2. Celibacy and asexuality are the same thing.

STOP. Stop this right now. Celibacy is sooo different. It is the choice to abstain from sex due to chastity, or saving yourself from marriage. Summed up, celibacy is a choice. In contrast, asexuals and aromantics don’t feel attraction in the first place. It’s very difficult to abstain when you don’t even experience those feelings.

3. It’s just a phase / You haven’t found the right person.

You could honestly apply this common statement to any person in the queer community. But in context to aros and aces, people (even members of the community) there are some people who actually think we’re just waiting for the perfect person to ride with us into the sunset and magically turn us allo and/or romantic. Yeah, I’ll pass.


4. All aros are aces, all aces are aros

Not true. I’ve noticed on Twitter that people often confuse ace and aro, but while I’m aromantic asexual and tend to overlap my identities, but the truth is, they’re very different orientations. Aromantics can have flings, and asexuals can fall in love and get married. The orientations may be similar, but are definitely not the same.

5. Aro aces are emotionless and lack empathy

*screams* WHAAAAT? WHO MADE THIS? Sure, I don’t think I’ll ever fall in love and the idea of sex repulses me, I still love my friends and family. It means I can love them just as much, if not more, than an allo/romantic person. And building off, aro aces are often more passionate about their hobbies and interest. If I’m never in a relationship, I can put more time and passion into art, writing, and blogging. And rightfully so.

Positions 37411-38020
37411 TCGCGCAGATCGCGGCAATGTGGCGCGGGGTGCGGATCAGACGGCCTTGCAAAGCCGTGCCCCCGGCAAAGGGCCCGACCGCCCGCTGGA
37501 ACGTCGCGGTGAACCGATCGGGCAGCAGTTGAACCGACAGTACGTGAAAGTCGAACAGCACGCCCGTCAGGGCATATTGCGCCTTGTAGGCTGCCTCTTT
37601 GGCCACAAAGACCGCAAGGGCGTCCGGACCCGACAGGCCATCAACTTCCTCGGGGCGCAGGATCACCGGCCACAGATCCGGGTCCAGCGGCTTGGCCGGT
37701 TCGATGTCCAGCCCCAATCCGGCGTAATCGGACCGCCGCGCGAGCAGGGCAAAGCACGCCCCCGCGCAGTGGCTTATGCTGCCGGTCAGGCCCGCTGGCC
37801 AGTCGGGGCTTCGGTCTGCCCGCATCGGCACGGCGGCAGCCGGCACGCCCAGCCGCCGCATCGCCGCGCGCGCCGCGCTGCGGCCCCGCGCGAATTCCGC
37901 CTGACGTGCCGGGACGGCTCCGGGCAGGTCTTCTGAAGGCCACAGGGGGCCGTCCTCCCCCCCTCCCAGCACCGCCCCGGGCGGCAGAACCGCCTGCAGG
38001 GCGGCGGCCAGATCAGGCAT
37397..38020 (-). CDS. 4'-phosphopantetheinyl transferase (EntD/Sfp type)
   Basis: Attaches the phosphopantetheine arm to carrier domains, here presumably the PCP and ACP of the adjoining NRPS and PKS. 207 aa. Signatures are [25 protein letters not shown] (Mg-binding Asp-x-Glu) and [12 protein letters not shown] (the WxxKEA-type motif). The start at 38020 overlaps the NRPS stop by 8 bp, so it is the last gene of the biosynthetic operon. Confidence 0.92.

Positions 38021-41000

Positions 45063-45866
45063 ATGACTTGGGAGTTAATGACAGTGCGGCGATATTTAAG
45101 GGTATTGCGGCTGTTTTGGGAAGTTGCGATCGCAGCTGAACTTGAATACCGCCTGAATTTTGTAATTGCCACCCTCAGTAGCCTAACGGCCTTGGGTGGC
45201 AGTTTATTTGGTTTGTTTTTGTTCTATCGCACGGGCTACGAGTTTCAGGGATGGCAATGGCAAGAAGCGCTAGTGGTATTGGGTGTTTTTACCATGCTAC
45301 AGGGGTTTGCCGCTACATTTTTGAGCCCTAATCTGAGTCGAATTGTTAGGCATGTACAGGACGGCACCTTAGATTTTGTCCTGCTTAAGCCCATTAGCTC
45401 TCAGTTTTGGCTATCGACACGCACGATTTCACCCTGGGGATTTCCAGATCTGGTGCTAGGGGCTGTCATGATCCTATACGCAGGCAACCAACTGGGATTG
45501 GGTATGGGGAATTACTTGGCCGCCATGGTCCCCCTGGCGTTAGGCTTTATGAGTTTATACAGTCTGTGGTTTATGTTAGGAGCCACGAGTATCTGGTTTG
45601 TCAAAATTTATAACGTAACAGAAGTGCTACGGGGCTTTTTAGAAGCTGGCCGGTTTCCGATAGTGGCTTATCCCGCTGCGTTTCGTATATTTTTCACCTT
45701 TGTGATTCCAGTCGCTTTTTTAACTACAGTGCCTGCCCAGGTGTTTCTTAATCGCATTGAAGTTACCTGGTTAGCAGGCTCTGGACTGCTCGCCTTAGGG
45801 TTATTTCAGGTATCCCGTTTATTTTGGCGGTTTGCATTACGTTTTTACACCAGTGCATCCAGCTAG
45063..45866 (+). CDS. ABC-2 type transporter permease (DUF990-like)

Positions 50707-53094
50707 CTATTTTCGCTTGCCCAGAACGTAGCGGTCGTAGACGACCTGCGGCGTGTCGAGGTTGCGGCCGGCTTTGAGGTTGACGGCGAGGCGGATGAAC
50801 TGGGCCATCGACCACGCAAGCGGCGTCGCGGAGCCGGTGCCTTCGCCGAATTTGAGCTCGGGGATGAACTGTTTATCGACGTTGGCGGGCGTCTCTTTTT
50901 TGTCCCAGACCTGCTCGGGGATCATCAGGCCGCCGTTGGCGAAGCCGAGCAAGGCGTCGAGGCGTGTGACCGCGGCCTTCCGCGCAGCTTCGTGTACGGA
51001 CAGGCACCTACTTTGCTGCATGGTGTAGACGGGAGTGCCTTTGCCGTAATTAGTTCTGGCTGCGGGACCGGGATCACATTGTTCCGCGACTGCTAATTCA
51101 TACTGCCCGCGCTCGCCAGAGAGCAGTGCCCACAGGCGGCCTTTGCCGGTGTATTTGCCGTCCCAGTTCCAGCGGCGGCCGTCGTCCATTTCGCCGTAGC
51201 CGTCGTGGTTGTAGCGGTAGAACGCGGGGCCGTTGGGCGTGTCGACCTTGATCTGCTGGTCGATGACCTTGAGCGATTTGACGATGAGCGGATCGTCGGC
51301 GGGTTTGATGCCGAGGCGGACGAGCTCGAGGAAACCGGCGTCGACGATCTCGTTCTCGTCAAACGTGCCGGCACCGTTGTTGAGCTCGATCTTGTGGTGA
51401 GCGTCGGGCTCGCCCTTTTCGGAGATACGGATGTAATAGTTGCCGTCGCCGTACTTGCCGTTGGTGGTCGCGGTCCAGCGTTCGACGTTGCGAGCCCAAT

Aro/Ace Q&A 

These are a few questions I’ve gathered from my Twitter on the subject of aromantic asexuality. I’m going to give my honest answers, but my answers may be different from other aromantic asexual experiences, you know how it goes.

1. How do you tackle aro/ace in writing?

There is such little representation for aromantic and/or asexuals that there aren’t many do’s and dont’s for writing their characters. Write them like you would write any typical romantic/allo character (we are eople, too.) As for things to avoid, don’t make it a struggle that we’re burdened by our lack of attraction, don’t write us as emotionless, either. NEVER force romance on the character. As long as you avoid these mistakes, it’s not that hard to write aro/ace characters, save time by avoiding a messy love triangle! 🙂

2. Which stereotypes would you like to see less surrounding aro/ace people?

The most common stereotypes are: it’s just a phase, we’re “straight-passing,” are just celibate, haven’t found the right person, closeted gay/other sexuality, aces can’t fall in love / aros can’t have flings, aro/aces cannot experience familial love. . .I could go on. Summed up, people generally tend to think we’re pretending. I already busted these myths, so I recommend reading that for full explanation. Moreover, these stereotypes are created by ignorance matched with stubbornness to understand that aromantic asexuals are in fact very valid and not “faking it.”